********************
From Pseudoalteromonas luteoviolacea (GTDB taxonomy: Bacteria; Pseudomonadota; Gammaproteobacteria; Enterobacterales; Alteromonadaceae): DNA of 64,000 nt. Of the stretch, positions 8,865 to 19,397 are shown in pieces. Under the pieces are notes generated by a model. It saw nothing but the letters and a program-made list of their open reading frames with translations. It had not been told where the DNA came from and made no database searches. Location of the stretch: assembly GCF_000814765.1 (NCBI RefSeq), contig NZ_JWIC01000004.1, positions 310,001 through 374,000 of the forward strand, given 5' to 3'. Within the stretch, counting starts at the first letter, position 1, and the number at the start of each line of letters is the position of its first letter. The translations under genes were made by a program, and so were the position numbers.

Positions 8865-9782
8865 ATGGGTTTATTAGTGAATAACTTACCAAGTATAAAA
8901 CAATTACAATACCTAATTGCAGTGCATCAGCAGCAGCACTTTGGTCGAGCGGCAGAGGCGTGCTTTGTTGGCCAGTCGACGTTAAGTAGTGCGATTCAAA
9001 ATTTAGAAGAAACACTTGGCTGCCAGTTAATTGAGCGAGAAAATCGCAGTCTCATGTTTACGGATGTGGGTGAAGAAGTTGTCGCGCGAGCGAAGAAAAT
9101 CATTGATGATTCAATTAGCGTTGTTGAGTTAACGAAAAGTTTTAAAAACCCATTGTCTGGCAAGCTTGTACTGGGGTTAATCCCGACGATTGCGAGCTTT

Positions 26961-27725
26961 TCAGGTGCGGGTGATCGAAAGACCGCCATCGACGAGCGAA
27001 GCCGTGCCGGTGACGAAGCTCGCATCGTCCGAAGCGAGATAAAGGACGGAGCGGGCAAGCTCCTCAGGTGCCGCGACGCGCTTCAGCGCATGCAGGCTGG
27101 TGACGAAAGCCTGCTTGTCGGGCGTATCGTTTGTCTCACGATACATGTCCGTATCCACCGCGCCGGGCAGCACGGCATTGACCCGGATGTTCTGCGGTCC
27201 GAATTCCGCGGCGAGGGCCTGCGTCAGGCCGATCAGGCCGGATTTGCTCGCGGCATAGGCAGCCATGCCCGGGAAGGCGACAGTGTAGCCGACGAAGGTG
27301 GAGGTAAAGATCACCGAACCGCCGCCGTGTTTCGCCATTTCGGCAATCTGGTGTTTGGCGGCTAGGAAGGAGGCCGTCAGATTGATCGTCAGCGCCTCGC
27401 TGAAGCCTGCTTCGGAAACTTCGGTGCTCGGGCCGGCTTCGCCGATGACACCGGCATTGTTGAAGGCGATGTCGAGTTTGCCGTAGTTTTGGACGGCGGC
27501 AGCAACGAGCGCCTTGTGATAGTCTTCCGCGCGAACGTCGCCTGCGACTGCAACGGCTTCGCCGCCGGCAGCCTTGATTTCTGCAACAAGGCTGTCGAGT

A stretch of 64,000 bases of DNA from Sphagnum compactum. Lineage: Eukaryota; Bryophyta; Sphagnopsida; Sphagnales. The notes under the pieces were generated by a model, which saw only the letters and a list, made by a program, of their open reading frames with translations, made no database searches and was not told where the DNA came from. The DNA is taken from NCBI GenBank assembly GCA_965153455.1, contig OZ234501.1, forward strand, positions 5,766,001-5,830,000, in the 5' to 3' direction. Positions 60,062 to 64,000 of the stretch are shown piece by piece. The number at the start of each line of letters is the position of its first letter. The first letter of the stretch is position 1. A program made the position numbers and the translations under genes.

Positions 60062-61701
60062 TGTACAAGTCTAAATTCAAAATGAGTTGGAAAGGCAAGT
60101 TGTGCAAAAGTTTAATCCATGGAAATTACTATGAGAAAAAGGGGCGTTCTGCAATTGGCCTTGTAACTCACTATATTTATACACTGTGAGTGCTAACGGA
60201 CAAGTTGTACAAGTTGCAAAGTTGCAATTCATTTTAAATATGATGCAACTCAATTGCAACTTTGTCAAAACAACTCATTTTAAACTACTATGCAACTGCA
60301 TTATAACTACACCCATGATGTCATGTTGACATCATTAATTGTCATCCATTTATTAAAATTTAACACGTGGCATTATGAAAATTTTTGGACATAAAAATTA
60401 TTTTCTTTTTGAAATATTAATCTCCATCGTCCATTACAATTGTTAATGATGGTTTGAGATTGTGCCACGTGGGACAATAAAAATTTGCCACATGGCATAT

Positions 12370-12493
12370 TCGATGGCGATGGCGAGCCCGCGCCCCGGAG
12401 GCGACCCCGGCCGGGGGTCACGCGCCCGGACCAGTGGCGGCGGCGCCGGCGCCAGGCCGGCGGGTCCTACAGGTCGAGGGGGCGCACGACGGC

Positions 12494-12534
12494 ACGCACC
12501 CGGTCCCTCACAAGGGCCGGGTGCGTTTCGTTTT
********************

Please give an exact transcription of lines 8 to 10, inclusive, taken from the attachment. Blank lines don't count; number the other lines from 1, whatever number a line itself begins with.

26961 TCAGGTGCGGGTGATCGAAAGACCGCCATCGACGAGCGAA
27001 GCCGTGCCGGTGACGAAGCTCGCATCGTCCGAAGCGAGATAAAGGACGGAGCGGGCAAGCTCCTCAGGTGCCGCGACGCGCTTCAGCGCATGCAGGCTGG
27101 TGACGAAAGCCTGCTTGTCGGGCGTATCGTTTGTCTCACGATACATGTCCGTATCCACCGCGCCGGGCAGCACGGCATTGACCCGGATGTTCTGCGGTCC